This study was limited by a small size due to expense and was limited in the number of time intervals at which the rats could be studied. The demonstration of increased ligament size needs to be further explored and the scientific integrity of this study is to be applauded. Although healing in rats is faster than humans, expecting mechanical changes by 2 weeks may not be reasonable. Note that the only long term human followup study of machine measured ligament laxity demonstrated a 54% improvement in KT1000 values for ACL laxity (side to side anterior displacement comparison) by 1 year and 72% by 3 years in patients with ACL laxity:  Reeves KD, Hassanein K. Long term effects of dextrose prolotherapy for anterior cruciate ligament laxity: A prospective and consecutive patient study. Altern Ther Health Med (United States), May-Jun 2003, 9(3) p58-62.

The abstract is available below...

AUTHOR'S ADDRESS: Department of Biomedical Engineering, University of Wisconsin, Madison, Wisconsin, USA.

BACKGROUND: Prolotherapy is an alternative therapy for chronic musculoskeletal injury including joint laxity. The commonly used injectant, D-glucose (dextrose), is hypothesized to improve ligament mechanics and decrease pain through an inflammatory mechanism. No study has investigated the mechanical effects of prolotherapy on stretch-injured ligaments.

HYPOTHESES: Dextrose injections will enlarge cross-sectional area, decrease laxity, strengthen, and stiffen stretch-injured medial collateral ligaments (MCLs) compared with controls. Dextrose prolotherapy will increase collagen fibril diameter and density of stretch-injured MCLs.

STUDY DESIGN: Controlled laboratory study.

METHODS: Twenty-four rats were bilaterally MCL stretch-injured, and the induced laxity was measured. After 2 weeks, 32 MCLs were injected twice, 1 week apart, with either dextrose or saline control; 16 MCLs received no injection. Seven uninjured rats (14 MCLs) were additional controls. Two weeks after the second injection, ligament laxity, mechanical properties (n = 8), and collagen fibril diameter and density (n = 3) were assessed.

RESULTS: The injury model created consistent ligament laxity (P < .05) that was not altered by dextrose injections. Cross-sectional area of dextrose-injected MCLs was increased 30% and 90% compared with saline and uninjured controls, respectively (P < .05). Collagen fibril diameter and density were decreased in injured ligaments compared with uninjured controls (P < .05), but collagen fibril characteristics were not different between injured groups.

CONCLUSION: Dextrose injections increased the cross-sectional area of MCLs compared with saline-injected and uninjured controls. Dextrose injections did not alter other measured properties in this model.

CLINICAL RELEVANCE: Our results suggest that clinical improvement from prolotherapy may not result from direct effects on ligament biomechanics. 


 10% Dextrose injection protects cartilage in rabbits after cutting the ACL


Park Y, Lim S, Lee I, Lee T, Kim T, Han JS. Intra-articular injection of a nutritive mixture solution protects articular cartilage from osteoarthritic progression induced by anterior cruciate ligament transection in mature rabbits: a randomized controlled trial. Arthritis Research & Therapy 2007. 9(1):R8

Dr. Reeves' Notes: This study involved 24 mature New Zealand Rabbits. The RIGHT knee of each rabbit was considered a normal control and the LEFT knee was altered by cutting the ACL ligament which leads to arthritic changes in 3-8 weeks in these animals. Rabbits were randomized to either Dextrose 10% injection or Saline injection (0.5 ml) at 6 weeks, 8, 10, 13 and 16 weeks. Animals were sacrificed at 19 weeks and cartilage samples were then randomly taken from the right knees with intact ACL ligament, left knees injected with dextrose and left knees injected with saline. H&E staining and SEM (Scanning electron microscopy) were performed. Here is the representative H&E result:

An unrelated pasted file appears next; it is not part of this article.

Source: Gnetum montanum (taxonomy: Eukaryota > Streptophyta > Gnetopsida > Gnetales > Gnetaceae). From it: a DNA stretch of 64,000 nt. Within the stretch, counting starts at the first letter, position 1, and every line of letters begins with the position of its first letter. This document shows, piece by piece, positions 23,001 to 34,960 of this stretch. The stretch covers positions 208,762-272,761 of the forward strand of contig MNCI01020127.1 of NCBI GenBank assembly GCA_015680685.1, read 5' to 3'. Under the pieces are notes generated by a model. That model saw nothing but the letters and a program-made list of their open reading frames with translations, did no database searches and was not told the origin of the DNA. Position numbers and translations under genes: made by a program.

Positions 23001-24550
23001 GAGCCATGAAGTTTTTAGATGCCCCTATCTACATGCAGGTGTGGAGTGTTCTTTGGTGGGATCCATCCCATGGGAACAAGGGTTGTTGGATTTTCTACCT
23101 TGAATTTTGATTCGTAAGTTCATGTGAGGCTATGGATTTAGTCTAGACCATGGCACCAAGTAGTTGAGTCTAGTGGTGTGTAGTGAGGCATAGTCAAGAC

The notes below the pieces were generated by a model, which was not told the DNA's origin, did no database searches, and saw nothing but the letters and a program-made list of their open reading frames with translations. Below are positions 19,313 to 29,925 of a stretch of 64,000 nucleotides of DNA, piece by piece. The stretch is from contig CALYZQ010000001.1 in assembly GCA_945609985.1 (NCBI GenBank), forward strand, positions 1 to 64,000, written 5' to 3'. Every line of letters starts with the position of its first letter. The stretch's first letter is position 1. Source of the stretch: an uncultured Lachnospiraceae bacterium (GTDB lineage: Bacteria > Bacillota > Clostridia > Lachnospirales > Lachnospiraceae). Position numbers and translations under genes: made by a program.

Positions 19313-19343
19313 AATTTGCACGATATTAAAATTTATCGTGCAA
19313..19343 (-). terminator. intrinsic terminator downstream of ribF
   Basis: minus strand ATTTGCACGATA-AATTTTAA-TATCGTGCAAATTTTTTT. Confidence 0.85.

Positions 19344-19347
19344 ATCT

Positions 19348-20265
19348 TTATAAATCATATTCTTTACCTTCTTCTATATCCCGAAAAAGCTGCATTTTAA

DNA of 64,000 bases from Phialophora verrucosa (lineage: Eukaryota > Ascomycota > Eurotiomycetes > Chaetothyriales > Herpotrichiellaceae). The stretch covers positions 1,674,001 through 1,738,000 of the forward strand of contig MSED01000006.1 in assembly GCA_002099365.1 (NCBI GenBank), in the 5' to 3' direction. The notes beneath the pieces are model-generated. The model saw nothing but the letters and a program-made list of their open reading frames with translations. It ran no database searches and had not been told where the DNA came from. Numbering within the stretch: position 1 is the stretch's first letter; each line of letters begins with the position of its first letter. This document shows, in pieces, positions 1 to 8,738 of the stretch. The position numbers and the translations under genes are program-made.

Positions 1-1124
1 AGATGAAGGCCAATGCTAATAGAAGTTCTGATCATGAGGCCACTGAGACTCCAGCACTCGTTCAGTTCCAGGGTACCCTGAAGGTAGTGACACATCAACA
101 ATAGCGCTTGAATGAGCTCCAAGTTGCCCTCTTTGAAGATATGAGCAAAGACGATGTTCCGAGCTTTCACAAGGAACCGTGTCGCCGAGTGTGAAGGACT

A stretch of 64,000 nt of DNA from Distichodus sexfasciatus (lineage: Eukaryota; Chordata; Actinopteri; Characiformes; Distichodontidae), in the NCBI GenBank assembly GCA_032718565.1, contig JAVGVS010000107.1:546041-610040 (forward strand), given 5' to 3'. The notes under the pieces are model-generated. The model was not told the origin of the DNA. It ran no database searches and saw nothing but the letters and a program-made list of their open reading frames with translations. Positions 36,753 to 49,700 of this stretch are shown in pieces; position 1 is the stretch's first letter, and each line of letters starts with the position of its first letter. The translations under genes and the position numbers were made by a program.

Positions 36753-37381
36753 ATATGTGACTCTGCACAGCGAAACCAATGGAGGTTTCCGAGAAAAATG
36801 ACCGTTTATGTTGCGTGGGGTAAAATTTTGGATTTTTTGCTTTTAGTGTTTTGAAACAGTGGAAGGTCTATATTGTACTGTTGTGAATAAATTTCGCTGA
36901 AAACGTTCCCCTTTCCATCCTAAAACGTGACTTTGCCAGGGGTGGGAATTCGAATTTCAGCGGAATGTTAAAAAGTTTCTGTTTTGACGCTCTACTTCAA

2A: Knee with normal ACL ligament. Note no significant surface irregularity.

2B: Knee with cut ACL, injected with dextrose. Moderate surface irregularity is seen with some swelling of cartilage cells and extra cells.

2C: Knee with cut ACL, injected with saline. Severe surface irregularity is seen with cartilage cell loss and loss of cartilage down to bone.

The Mankin grading method for osteoarthritis was performed and no significant differences in cartilage erosion were seen in control versus dextrose injection rabbits with cut ACL, but significant differences were seen in rabbit knees with cut ACL and saline injection.

Two special notes. Although the authors included amino acids with the injection there is not evidence from other literature that these have a separate effect; these appear merely to be included for proprietary reasons.

Osteoarthritis (OA) is a degenerative disease which disrupts the collagenous matrix of articular cartilage, and is difficult to cure because articular cartilage is a nonvascular tissue. Treatment of OA has targeted macromolecular substitutes for cartilage components, such as hyaluronic acid or genetically engineered materials. However, the goal of this study is to examine whether intra-articular injection of the elementary nutrients restores the matrix of arthritic knee joints of mature animals. A nutritive mixture solution (NMS) was composed of elementary nutrients such as glucose or dextrose, amino acids and ascorbic acid. It was administered five times, at the 6th, 8th, 10th, 13th, and 16th weeks, into the unilateral anterior cruciate ligament transected (ACLT) knee joints of mature New Zealand White rabbits. It was compared to normal saline (NS)-injection effect. OA progression was histopathologically evaluated by hematoxylin & eosin (H&E) staining, by the Mankin grading method, and by scanning electron microscopy (SEM) at the 19th week. NMS-injection decreased progressive erosion of articular cartilage overall compared to NS-injection (p<0.01), and showed no differences compared to normal cartilage which did not undergo ACLT, by Mankin grading method. H&E staining and SEM results also showed that NMS-injection, as apposed to NS-injection, restored the cartilage matrix that is known to be composed of a collagen and proteoglycan (PG) network. Thus, NMS-injection is a potent treatment that significantly retards OA progression, which in turn prevents progressive destruction of joints and functional loss in mature animals.